Tuesday, January 11, 2011

Is this post literally true?

Th'Gaussling had a wonderful post on the internal workings of a chemical company and ended with this gem of a paragraph:
Chemists love details and, like a pig in sh-t*, we love to roll around in the data. And for some, no detail is too small to bring the show to a complete halt while they wrestle with details. I’ve seen this many times. This makes it difficult for some chemists to make the transition to other job descriptions. It is a simple fact that we sometimes have to move forward with an incomplete picture.
It got me to wondering -- why is that? Why do we stop everything to deal with one tiny detail? Certainly, there's the joy of proving someone wrong, of showing off, but there's also the desire to Get Everything Right. It reminds me of this wonderful passage from (sorry, excimer) Neal Stephenson's novel Cryptonomicon; it's a conversation between two characters, Randy and Amy:
RW: "My point is that precision, and getting things right, in the mathematical sense, is the one thing we have going for us. Everyone has to have a way of getting ahead, right? Otherwise you end up working at McDonald’s your whole life, or worse. Some are born rich. Some are born into a big family like yours. We make our way in the world by knowing that two plus two equals four, and sticking to our guns in a way that is kind of nerdy and that maybe hurts people’s feelings sometimes. I’m sorry."
AS: "Hurts whose feelings? People who think that two plus two equals five?"

RW: "People who put a higher priority on social graces than on having every statement uttered in a conversation be literally true."
And I think that this is something to be striven for, in a conversation about new chemistry in a chemistry laboratory -- that as many statements as possible be literally true. It's important to know what has been demonstrated to be true, what is thought to be true and what is not known to be true. Otherwise, people get the idea that things that haven't been worked out have been worked out (and in the worst case, can be ignored until it's too late); in the immortal words of Donald Rumsfeld, there are things that you know that you know and there are things that you know that you don't know.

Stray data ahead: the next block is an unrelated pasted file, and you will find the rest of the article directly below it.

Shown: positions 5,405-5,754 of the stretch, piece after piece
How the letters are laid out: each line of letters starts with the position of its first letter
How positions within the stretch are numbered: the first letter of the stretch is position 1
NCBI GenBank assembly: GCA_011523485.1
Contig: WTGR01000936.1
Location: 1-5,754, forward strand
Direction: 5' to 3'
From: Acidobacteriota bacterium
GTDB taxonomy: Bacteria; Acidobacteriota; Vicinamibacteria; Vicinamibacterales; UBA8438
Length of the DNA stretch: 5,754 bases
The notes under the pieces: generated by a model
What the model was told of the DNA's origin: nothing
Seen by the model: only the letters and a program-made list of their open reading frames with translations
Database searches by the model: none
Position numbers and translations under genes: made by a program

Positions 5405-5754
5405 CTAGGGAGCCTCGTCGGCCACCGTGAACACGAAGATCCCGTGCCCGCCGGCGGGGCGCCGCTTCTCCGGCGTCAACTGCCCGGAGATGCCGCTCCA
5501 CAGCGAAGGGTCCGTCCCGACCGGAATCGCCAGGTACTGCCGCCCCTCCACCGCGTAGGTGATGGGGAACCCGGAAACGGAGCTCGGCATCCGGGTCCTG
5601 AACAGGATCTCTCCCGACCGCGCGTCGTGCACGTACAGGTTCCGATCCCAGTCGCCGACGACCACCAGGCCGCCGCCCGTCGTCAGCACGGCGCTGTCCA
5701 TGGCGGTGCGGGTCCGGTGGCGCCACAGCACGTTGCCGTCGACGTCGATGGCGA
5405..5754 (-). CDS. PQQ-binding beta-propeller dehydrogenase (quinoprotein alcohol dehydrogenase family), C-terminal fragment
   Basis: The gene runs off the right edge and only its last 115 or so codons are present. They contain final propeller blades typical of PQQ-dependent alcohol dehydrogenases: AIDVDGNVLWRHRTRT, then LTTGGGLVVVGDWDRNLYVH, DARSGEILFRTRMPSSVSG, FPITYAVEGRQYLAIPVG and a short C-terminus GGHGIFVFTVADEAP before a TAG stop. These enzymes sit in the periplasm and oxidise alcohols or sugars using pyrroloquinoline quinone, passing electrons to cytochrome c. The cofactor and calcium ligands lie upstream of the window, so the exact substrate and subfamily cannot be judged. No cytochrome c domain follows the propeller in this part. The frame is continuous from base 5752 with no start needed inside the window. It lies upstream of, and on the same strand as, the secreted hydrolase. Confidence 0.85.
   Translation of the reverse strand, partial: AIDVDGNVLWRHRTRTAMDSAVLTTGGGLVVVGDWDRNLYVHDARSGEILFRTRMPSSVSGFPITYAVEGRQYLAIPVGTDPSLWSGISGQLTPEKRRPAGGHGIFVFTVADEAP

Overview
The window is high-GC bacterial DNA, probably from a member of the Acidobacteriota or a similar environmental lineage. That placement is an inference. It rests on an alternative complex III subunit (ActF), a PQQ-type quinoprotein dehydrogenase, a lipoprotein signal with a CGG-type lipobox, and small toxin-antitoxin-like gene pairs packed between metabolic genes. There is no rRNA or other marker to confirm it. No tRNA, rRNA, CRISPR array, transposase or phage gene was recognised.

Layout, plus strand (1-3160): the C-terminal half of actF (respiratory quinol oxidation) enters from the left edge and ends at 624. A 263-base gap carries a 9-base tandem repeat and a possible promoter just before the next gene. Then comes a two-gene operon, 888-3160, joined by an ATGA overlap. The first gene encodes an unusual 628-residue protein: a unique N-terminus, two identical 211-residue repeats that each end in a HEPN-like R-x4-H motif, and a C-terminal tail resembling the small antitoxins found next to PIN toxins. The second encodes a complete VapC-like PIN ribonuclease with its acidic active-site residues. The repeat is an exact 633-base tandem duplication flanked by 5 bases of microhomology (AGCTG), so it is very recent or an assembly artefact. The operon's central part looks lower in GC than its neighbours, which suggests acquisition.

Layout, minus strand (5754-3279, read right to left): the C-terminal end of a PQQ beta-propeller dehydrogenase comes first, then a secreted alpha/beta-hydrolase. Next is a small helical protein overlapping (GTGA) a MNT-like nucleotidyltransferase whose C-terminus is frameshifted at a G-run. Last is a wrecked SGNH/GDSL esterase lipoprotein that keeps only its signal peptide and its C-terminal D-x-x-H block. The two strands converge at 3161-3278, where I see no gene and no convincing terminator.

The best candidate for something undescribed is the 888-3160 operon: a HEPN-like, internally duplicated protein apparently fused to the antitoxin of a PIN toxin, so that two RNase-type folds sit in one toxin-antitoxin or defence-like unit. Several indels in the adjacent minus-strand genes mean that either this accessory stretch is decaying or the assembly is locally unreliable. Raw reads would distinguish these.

In the end, though, Gaussling is right. Almost always, there are some details that cannot stop the show (and won't); it's just that you have to know which ones you can safely ignore.

*Bowdlerization CJ's.


  1. I distinctly remember a group meeting a few years back where we took apart every step of a catalytic cycle to see where the problem was in my coworkers' data. We eventually tracked it down to trace water in a co-catalyst that was promoting a different pathway. Took us about 3 hours.

    That said, I understand how a middle manager in pharma might not care, past the "when will it be done?" question!

  2. Not to get controversial, but do you know any stats on religious beliefs in chemists? Because such beliefs certainly require accepting that you can't know every detail.

  3. Love the quote from Cryptonomicon. Read it a while back- Great book.

  4. As a synthetic chemist you learn to resent wishful thinking and salesmanship. You are on lookout for discrepancies. Chemicals behave in ways that are self-consistent and explicable. Weird results are a sign that you do not control/do not understand some important factor.

  5. Sharon, I don't really know any stats on chemists and religion. I assume that they're going to be not too different than scientists overall. I suspect that chemists will be slightly less irreligious than biologists, but I dunno.

  6. I'm always amazed by descriptions of traders and soldiers who have to make extremely important decisions in a split second with imperfect information. Chemists are basically at the other end of the spectrum from that. The humbling thing is how often, even with near-perfect information, we still get things wrong. It gives one a healthy contempt for expressions of certainty.

    1. But James, you're cherry picking - think of all the times you also hear about traders and soldiers making truly terrible decisions with incomplete information. It's just a case of doing the best with what you have - sometimes less is more. Although some of us have the luxury of time to acquire more data, others don't - like you said, having all the information doesn't necessarily lead to better decisions